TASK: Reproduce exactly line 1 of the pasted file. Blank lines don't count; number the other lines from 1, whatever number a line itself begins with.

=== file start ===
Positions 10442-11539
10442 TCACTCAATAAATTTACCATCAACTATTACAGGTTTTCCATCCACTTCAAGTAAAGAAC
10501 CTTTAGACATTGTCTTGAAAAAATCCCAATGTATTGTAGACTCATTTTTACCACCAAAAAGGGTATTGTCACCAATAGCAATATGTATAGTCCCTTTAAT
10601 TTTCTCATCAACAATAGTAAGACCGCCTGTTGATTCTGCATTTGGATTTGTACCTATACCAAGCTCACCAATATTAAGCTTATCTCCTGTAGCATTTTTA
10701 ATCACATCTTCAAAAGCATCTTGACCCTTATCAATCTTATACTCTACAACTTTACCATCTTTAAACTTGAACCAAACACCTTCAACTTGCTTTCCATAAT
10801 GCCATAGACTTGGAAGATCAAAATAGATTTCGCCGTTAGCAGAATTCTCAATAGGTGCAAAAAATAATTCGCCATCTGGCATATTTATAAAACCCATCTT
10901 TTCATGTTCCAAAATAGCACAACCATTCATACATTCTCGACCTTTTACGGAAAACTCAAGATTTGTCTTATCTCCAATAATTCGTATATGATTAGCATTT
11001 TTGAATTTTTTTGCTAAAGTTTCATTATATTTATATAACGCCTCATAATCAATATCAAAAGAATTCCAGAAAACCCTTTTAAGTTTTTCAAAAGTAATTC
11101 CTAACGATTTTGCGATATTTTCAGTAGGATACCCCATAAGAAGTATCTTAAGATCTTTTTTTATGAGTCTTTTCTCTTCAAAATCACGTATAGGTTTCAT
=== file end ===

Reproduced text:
Positions 10442-11539